"Vive Le Tour" is an intimate, bizarre, somewhat humorous- and very cinematic- look at the intricacies and internal politics of the Tour de France. Existing somewhere between comedy and documentary, Malle gives us the privilege of observing the tour, it's riders, the fans, and even the journalists like never before. Chock full of non-diegetic sounds and epic musical numbers we watch as journalists feast, sleep and basically live on their motorcycles while they cover the racers; as injured racers are airlifted in coffins attached to the outside of an oldschool medivac copter; and as racers stop, run into restaurants and raid everything from beer to soda, which they carry with them and drink as they ride (after which the Tour is billed). If you aren't impressed by how some riders are able to urinate without stopping...then I don't know what will impress you!!! A truly bizarre and entertaining look at the Tour de France like you've never seen! Interesting to note that "doping" was a serious problem that was threatening the sport even in 1962!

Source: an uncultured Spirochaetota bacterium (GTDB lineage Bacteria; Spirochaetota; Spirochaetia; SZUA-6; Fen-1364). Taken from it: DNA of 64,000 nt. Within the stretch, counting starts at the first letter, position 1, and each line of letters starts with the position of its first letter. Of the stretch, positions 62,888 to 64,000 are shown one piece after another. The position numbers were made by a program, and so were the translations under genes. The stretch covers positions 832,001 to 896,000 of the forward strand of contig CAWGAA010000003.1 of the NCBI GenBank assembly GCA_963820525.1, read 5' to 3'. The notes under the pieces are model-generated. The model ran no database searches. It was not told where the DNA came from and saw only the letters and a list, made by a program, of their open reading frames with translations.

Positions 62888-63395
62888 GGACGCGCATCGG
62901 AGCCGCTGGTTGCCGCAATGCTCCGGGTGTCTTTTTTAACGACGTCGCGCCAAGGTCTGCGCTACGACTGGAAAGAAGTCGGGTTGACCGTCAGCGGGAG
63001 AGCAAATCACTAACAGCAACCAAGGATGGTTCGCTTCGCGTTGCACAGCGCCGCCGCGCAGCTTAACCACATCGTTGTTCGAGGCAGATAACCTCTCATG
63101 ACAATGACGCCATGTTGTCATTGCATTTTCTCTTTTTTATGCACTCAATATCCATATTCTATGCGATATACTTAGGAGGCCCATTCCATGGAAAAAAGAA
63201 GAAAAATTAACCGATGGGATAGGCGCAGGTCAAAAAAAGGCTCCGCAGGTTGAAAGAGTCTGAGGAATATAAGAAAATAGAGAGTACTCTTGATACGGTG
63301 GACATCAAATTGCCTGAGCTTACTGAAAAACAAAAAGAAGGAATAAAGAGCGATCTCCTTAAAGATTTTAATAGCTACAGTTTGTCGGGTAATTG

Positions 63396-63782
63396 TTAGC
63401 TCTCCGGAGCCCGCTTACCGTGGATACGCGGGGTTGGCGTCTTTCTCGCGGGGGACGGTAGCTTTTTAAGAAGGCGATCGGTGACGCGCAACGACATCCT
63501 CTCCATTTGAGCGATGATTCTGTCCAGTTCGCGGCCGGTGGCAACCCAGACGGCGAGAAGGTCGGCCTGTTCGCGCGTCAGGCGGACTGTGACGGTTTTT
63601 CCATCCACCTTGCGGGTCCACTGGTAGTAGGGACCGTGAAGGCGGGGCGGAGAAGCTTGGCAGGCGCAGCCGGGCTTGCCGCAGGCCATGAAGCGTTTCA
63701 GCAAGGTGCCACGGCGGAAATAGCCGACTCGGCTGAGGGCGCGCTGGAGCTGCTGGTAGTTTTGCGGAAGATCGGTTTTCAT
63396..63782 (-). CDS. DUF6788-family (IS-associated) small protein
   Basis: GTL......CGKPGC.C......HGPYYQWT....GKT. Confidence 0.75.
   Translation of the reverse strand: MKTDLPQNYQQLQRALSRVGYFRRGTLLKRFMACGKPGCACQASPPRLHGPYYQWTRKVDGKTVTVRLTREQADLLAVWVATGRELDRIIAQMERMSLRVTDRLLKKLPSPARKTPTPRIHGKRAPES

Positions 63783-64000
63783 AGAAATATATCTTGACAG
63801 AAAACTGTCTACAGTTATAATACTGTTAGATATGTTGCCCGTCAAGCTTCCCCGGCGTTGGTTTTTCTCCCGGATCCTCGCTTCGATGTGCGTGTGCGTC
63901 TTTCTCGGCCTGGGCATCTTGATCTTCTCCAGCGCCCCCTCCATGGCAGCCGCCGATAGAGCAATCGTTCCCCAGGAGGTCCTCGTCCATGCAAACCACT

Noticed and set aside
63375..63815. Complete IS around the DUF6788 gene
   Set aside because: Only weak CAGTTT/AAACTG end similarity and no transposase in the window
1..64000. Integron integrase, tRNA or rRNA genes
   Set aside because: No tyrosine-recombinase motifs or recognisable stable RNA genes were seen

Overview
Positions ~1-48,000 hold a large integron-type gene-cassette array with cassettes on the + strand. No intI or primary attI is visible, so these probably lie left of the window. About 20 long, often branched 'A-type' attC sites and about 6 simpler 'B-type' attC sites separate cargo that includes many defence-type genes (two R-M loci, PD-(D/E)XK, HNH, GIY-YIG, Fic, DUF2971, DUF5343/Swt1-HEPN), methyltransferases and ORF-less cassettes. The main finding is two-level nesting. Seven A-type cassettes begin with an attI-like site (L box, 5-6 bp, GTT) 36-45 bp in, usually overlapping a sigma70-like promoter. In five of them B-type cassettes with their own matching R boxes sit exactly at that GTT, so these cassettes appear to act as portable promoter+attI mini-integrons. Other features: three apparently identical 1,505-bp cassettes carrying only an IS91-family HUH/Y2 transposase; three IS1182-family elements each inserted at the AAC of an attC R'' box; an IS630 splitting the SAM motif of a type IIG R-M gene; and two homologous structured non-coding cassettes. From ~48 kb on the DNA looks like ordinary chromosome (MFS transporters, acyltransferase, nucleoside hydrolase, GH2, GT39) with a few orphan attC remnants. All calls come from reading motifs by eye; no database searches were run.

*** This review may contain spoilers ***